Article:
Scientifically Blonde | Not your elementary school gym class
The well-rounded curriculum must include physical education classes
March 17, 2011, 4:56 am · Updated March 17, 2011, 12:00 am·
I have no idea why — although it probably had something to do with me being a stubborn, lazy child — but in elementary school I just hated gym class. I would fake obscure illness and injuries, intentionally forget my gym clothes or volunteer for just about any awful task in order to get out of an hour of running around.
Now, I would kill for a weekly hour set aside for playing games with friends. My eight-year-old self would never believe I’d ever be saying this, but I want gym class back.
Over recent years, a bunch of universities have been fizzling out or eliminating physical education from their curricula. Today, Penn is among the majority of colleges that don’t offer physical education courses.
And I’m sure that there’s a ton of you out there who wholeheartedly support Penn’s decision to leave physical health and education out of the curriculum. For one, physical education might seem like — and pardon my French — a little bit of a bullshit requirement for an rigorous Ivy League school. For another, I’m sure that many of you still hate physical education just about as much as I used to.
But it seems to me that Penn is depreciating the important area of physical education. I not only think that Penn should offer physical education classes, but I’m also going so far as to say that physical education should be mandatory — just like our other college requirements.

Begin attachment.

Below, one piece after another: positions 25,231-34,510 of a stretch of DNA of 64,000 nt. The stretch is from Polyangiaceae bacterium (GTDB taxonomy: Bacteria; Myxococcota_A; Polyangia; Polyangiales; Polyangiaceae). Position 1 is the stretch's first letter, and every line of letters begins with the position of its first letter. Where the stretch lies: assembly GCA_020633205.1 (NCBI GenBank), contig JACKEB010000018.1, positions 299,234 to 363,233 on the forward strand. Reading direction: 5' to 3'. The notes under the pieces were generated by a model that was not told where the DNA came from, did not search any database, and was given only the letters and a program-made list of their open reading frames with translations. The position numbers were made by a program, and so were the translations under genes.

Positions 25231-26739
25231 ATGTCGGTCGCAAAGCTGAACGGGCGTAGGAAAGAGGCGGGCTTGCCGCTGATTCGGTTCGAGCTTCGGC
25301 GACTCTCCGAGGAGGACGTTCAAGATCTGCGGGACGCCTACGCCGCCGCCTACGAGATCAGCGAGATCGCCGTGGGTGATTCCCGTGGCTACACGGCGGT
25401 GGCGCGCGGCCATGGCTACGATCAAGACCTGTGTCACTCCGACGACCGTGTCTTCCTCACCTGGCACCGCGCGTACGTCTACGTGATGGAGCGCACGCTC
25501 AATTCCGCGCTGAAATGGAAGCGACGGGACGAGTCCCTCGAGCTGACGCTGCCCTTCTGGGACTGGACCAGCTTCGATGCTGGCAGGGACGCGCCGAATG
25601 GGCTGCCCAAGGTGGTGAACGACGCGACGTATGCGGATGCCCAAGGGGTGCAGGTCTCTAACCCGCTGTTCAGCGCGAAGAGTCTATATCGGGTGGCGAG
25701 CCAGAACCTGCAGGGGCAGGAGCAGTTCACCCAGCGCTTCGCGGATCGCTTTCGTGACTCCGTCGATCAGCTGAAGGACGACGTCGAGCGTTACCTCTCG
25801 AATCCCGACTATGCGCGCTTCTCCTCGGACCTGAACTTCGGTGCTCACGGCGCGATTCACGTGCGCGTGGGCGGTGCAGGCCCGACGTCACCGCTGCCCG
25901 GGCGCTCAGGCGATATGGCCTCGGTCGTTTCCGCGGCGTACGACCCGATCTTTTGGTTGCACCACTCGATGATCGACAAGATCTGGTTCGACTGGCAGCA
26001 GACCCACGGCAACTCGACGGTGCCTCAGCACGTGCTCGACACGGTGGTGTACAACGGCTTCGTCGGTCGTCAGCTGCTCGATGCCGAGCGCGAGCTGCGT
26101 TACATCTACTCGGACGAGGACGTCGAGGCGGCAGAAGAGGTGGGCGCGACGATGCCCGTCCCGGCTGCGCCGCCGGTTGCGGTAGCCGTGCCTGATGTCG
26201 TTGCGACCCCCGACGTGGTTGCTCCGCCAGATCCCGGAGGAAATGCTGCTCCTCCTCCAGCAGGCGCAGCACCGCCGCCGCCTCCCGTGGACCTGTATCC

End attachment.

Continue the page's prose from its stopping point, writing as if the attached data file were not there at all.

There are many obvious benefits of increasing physical activity and education (think along the lines of combating obesity and helping students cope with the crippling stress of Penn). But my argument here focuses more on the principle of it all.
Here’s the thing — Penn already makes us take these required courses that we don’t particularly want to take on the principle that it will make us “develop some general skills or approaches to knowledge” that will help us “to engage … in a variety of fields,” according to the website of the College of Arts and Sciences. Well then, on that principle, I don’t think that it’s at all valid to leave out physical health education from the diverse curriculum.
Is it that the field of physical education isn’t prestigious enough to be among the same ranks of study as, let’s say, History and Traditions? I know that physical education (which reads to many as “gym class”) may seem like a total waste of time to students dedicated to their already overfilled academic schedules, but if we really are striving for a liberal arts education, then we’re lapsing over a critical area of knowledge.
But then again, I’ve got to mention that when it comes down to it I’m a practical person. Although I’m put off by the lack of attention that Penn officially gives to physical health education, implementing another mandatory requirement runs the risk of being an inefficient waste of time.
College senior Kaitlin Campbell was surprised to hear that any colleges offer gym class-like courses for credit (our buddies at Cornell University are required to take two mandatory semesters of physical education). She said that she supported the idea of increasing physical activity and education through the school, and as an athlete, she has first hand experience of the benefit of structured physical activity. She suggested “starting off with optional Phys. Ed. electives, and make it a requirement if it works out.”
Not a bad idea.
Why not introduce some physical education elective courses for credit for those who want to take them? Yes, it will improve physical health, but more importantly, adequate knowledge of physical health is key to the well-rounded skills and knowledge base that Penn is trying to instill.
Sally Engelhart is a College junior from Toronto. Her e-mail address is engelhart@theDP.com. Scientifically Blonde appears every other Thursday.